Avian Flu Scan for Aug 05, 2014

H5N1 mutations in Canada case
;
Korean H5N8 origins

Letter raises possibility of human-adapted H5N1 in Canada case

An H5N1 avian flu virus that killed a Canadian woman in January had two uncommon mutations that may have helped increase its ability to bind to human cells, researchers from Singapore and Canada reported yesterday in a letter in Emerging Infectious Diseases.

The woman, who had visited China before her illness in December, had neurologic symptoms and no known contact with poultry. She remains Canada's only H5N1 patient.

The investigators note two previously reported mutations, R189K and G221R, in the hemagglutinin protein in the virus isolated from the patient. They write that both mutations are found in the immediate receptor-binding pocket, and G225R has been known to change specificity of an H3N2 virus toward human erythrocytes. The authors note that the two receptor-binding pocket mutations were not seen in the most closely related Asian H5N1 sequences.

They write, "Our results suggest that G225R could incur a relative predicted increase in binding to the human-like receptors. . . . The role of R193K is less clear with a slight predicted tendency of favoring avian-like receptors.
Aug 4 Emerg Infect Dis letter

 

Study: Korean H5N8 outbreak strain likely involved farm reassortment

Recent H5N8 avian flu outbreaks in South Korea were likely the result of introduction of the virus from wild birds to farm poultry, according to a separate letter yesterday in Emerging Infectious Diseases.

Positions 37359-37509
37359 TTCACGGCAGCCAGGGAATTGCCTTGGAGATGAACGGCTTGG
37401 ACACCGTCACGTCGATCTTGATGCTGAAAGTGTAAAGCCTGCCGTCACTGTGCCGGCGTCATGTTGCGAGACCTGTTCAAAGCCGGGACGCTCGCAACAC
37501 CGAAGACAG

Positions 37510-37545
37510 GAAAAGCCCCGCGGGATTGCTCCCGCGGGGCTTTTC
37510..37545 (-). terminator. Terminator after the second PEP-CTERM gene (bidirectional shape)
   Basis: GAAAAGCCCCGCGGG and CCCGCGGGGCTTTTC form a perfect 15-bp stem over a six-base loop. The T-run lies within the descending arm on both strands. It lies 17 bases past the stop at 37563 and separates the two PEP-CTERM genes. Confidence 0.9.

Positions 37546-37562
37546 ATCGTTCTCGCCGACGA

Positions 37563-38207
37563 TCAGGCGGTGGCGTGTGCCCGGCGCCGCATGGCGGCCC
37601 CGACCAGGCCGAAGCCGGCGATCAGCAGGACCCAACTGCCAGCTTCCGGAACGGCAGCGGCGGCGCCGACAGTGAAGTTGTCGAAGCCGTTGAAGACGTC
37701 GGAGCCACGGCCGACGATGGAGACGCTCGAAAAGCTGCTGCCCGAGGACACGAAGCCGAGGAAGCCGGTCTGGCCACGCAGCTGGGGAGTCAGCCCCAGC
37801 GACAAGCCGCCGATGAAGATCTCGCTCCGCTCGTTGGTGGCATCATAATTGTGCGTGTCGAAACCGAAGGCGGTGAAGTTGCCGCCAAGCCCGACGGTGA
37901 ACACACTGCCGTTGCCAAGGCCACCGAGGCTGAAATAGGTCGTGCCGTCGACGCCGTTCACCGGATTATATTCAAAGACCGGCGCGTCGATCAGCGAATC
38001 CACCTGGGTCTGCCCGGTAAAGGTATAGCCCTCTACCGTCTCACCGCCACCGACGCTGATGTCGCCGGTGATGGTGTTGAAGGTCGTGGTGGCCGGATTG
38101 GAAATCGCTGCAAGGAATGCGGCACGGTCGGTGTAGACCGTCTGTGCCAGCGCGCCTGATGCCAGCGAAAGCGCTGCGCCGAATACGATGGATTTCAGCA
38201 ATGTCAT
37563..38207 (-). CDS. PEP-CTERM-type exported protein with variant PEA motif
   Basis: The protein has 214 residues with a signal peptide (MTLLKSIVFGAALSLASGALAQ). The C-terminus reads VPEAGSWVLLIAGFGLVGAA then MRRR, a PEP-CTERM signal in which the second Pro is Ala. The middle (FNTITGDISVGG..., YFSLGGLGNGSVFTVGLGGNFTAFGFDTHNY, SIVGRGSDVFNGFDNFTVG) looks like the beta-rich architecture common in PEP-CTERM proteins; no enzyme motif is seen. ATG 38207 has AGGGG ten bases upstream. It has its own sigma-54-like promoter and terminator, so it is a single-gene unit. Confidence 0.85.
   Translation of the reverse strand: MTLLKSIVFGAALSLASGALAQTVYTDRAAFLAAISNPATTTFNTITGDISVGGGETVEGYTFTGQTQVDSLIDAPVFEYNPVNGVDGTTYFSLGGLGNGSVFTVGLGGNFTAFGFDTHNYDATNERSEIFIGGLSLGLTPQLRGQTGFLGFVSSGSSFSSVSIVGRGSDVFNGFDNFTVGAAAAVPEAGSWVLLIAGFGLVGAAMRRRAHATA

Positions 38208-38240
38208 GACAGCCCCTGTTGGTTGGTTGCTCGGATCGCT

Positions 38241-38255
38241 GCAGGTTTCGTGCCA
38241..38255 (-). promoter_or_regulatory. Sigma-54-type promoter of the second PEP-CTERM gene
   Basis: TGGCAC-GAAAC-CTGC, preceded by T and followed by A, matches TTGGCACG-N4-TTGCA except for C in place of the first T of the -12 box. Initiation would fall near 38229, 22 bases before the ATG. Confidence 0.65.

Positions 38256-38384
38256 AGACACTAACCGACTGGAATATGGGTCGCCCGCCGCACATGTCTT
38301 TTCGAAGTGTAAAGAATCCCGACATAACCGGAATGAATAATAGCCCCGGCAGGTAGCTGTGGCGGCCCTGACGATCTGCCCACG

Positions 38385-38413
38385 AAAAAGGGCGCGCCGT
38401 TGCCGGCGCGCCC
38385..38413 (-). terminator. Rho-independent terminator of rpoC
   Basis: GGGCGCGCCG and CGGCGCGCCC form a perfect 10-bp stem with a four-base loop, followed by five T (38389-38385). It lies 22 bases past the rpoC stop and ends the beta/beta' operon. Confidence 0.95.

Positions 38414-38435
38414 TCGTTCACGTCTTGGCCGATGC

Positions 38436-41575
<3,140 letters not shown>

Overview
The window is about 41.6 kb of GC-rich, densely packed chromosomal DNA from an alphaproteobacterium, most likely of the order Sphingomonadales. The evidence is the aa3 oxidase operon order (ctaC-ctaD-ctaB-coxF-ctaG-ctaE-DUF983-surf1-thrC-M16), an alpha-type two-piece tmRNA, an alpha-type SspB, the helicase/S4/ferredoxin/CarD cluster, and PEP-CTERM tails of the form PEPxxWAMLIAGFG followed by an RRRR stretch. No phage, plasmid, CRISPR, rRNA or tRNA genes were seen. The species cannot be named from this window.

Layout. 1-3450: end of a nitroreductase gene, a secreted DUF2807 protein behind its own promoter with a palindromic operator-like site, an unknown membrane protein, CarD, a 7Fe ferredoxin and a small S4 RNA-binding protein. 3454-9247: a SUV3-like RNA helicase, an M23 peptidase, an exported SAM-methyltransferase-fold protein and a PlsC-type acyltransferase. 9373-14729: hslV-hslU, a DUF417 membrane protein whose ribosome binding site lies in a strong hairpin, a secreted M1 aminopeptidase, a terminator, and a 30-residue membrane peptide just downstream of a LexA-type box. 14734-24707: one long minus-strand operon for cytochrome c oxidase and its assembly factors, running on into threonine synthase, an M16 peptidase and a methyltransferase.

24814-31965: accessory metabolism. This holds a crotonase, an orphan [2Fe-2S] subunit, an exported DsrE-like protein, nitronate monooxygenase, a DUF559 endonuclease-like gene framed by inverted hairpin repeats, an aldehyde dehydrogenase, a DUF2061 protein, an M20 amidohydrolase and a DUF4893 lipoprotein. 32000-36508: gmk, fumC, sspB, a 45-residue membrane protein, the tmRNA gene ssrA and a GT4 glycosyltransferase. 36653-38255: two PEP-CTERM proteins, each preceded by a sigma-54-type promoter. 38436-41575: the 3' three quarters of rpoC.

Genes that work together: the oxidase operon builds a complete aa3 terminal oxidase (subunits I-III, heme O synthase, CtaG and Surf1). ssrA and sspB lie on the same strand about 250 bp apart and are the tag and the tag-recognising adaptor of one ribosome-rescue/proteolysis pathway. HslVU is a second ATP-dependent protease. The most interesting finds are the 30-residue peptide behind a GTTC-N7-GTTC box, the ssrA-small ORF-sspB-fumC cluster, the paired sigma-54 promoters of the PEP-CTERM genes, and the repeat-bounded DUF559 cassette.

South Korean researchers conducted a BLAST (Basic Local Alignment Search Tool) search to identify the closest gene sequences of H5N8 isolates collected from waterfowl droppings in the area where the outbreak began in January and has since led to the culling of more than 12 million Korean poultry. They compared viruses from wild birds with those from affected poultry.

The scientists surmise that, because all eight genes of the waterfowl are closely related to an isolate from a duck farm, it is likely the outbreak strain originated from infected waterfowl that had visited poultry on an outbreak farm. They also determined that the H5N8 outbreak strain likely is a reassortment of segments from H5N1-like, H4N2-like, and H5N8-like strains.

The authors conclude, "Taken together, our data suggest that A/waterfowl/Korea/S005/2014 (H5N8) may have been reassorted in a duck farm in South Korea."
Aug 4 Emerg Infect Dis letter

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